Hi! I’m going to a new school this year and one of my goals is to be more confident and outgoing. I’m a pretty insecure person and always get nervous around people, without any actual reasons. Any advice?

Remember that “being outgoing” and “confidence” aren’t quite the same thing.  I’m an extremely confident person, but I’m also quite quiet in groups, not because of any shyness but just because I often don’t have anything that I really want to say to anyone.  I’m exceptionally introverted, but I also have no problems with going against the grain of what other people think, I don’t care about social acceptance or disapproval, and I can get on a stage in front of any number of people and perform with no stage fright whatsoever.  I think true confidence comes from knowing yourself well, and that takes time, and it doesn’t necessarily translate into being outgoing (it might, but it doesn’t have to).  I’d say don’t put pressure on yourself to act a certain way, as long as you’re enjoying your time and getting through school okay then that’s what really matters.

Hi Kpopalypse! Not a complicated question, just wanted to know would you be interested in reading the book The Culting of Brands by Douglas Atkins? It’s not about Kpop per se, but since idols are brands anyway I thought you might be interested. If yes, I will find a way to send it to you!

P. S. Sorry for asking this in QRIMOLE question box, it seems that ask.fm keeps on deleting my question about this book coz I have been asking about it a few times.

All good.  I highly recommend that if you have a burning question that must be answered, and you can wait up to a month for the answer, the Qrimole box is always better than ask.fm!  I would like to read any book and there’s a postal address in the “about” section of my website, however sending k-pop related books is best because I can then write reviews for you.  Oh and don’t send porn because a secretary opens all of my mail and if she sees a Hitomi Tanaka DVD she’ll probably just throw it out (unfortunately).

I am a fan of e-sports (LoL) and kpop and when I first got into e-sports (specifically the Korean side) I felt that the fan culture was similar to the culture in Kpop in the sense that they would send gifts, take fancams, have fanmeets and events.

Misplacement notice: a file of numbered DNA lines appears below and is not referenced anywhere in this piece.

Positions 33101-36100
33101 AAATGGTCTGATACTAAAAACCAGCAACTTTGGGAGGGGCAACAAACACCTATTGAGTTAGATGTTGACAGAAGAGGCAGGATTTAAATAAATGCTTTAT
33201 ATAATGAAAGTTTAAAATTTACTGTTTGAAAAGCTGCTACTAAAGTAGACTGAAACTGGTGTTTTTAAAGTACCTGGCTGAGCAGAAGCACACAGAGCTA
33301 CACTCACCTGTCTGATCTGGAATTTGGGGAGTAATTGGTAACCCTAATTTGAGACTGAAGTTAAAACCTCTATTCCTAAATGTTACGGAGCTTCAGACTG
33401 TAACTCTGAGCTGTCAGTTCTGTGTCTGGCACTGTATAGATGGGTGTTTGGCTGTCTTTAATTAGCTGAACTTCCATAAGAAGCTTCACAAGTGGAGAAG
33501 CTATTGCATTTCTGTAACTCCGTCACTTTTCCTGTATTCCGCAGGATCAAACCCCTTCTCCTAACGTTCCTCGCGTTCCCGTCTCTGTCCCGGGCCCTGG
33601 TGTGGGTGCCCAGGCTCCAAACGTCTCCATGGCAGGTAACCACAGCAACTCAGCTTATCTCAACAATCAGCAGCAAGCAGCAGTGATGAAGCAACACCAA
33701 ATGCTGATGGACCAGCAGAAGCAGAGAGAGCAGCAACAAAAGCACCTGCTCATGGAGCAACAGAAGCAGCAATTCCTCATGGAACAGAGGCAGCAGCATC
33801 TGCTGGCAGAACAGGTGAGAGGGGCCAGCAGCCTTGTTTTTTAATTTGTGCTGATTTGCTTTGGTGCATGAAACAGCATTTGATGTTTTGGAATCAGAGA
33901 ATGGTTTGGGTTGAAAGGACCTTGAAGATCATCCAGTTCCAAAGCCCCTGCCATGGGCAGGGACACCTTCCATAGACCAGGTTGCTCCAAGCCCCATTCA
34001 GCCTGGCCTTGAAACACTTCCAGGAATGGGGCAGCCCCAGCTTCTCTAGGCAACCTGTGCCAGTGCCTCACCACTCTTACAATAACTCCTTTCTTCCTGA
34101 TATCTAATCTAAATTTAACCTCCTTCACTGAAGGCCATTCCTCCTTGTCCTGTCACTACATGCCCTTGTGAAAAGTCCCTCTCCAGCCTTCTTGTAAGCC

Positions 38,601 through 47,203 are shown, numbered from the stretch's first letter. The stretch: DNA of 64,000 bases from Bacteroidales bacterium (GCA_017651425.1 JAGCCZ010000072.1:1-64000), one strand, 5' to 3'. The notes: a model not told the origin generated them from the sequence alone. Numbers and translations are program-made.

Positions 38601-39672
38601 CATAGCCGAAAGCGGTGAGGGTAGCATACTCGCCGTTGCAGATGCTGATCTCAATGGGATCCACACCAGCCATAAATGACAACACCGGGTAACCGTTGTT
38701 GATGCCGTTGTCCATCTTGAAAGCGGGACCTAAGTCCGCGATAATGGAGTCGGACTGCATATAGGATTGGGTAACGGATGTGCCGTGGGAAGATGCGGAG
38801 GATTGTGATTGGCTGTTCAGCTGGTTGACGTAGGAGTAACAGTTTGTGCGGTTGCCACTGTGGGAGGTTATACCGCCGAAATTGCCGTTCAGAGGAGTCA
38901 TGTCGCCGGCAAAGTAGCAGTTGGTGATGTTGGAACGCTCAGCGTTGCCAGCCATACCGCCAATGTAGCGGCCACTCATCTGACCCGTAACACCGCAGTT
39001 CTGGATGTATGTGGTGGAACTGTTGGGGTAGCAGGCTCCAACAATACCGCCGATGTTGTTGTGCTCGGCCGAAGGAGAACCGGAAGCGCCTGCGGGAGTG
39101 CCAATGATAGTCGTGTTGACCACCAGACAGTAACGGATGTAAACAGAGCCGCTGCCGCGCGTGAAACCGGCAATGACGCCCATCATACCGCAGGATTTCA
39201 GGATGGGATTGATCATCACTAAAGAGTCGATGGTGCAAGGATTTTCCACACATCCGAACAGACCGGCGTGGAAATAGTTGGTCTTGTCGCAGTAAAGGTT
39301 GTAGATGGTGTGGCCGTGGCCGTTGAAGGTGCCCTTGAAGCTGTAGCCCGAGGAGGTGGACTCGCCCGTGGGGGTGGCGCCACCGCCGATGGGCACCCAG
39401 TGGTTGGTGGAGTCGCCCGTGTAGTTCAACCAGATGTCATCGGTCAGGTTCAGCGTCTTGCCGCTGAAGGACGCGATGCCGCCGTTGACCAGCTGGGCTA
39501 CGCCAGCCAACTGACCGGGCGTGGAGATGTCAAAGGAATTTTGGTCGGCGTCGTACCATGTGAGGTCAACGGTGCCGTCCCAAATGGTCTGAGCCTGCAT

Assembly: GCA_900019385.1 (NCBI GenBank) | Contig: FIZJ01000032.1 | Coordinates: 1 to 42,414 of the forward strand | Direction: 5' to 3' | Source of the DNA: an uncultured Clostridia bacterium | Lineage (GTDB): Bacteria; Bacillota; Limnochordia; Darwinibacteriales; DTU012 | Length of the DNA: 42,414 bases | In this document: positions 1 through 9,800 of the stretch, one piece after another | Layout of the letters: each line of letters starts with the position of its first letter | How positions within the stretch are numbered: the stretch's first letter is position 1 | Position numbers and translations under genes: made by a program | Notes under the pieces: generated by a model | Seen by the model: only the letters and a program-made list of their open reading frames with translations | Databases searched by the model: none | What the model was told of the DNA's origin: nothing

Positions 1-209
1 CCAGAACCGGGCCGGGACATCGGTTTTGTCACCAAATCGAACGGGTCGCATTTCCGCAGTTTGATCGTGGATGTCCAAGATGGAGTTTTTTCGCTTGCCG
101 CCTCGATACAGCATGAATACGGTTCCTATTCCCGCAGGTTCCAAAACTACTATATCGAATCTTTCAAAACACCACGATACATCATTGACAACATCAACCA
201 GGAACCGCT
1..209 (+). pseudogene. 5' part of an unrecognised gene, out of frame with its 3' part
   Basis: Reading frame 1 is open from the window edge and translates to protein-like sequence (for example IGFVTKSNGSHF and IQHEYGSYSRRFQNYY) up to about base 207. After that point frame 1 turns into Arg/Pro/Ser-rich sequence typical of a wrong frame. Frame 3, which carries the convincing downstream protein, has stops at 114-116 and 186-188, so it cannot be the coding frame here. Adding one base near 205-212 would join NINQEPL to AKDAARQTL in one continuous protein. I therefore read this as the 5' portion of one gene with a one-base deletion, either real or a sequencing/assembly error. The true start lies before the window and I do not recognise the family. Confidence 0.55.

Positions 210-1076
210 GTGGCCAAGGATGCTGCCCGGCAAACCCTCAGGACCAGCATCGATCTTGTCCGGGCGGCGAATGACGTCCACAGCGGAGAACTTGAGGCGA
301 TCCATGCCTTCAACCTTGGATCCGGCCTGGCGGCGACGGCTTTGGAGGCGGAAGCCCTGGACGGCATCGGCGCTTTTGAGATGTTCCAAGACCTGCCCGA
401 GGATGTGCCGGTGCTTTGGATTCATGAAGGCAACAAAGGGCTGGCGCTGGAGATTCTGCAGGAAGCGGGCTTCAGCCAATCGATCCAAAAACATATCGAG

I was wondering why that is the case and would like you to expand on your statement of “a crossover between pop idols and e-sports gamers”.
Sorry if this is confusing and thank you if you answer!
Hope you have a nice day.

Because of my age, I’ve seen computer games grow from a niche concern for teenagers to what is probably becoming the dominant entertainment format.  The people of my age who were the first generation to grow up with computer games as youth, now we’re older guys who are CEOs, managers and have large amounts of disposable income to throw money and infrastructural support at gaming.  This is what’s really pushing the move towards computer games as an entertainment medium, and it’s why something like League Of Legends can have global penetration.  Now that the infrastructural support is there, the young people today have a more robust platform to take gaming to the next level and we can have legitimate gaming “stars” just like we have music, sports and movie “stars”.  To me, this seems similar to how pop music companies evolved in America in the 20th century and then later in other countries.  I think gaming is going to become a bigger and bigger aspect of culture and it can’t help but tie into other areas, just like how actors tend to get into music and sports performers become TV personalities, I think gaming will also enter that mix, where it’s not so unusual to see a singing celebrity livestream their gaming, or someone who built a name for themselves as a pro gamer cross over into a TV series or movie, etc.

Why do you think is so hard to see successful older female singers in kpop. In the US there are singers like Beyoncé, Britney Spears and others almost in their 40s. In Japan they have Namie Amuro, Utada Hikaru, Ayumi Hamasaki.
But in kpop it seems that when women gets close to their 30s they just quit the industry and get married. Is this related to Korea being very sexist?
Do you think Boa, Taeyeon, and others might have a long term career in this industry as singers?

The gender roles in Japan aren’t that much different to those in Korea, but what is very different is the music market.  The Korean music industry has more to do with “selling the idol” than “selling the music”, and older females are just a “tough sell” in a marketplace which is ever-crowded with fresh new performers.  Boa and Taeyeon are good examples of idols who still have “currency”, at least for now, but will they have it in 15 years time, who knows.  Even in the west it’s tough for female pop performers as they get older.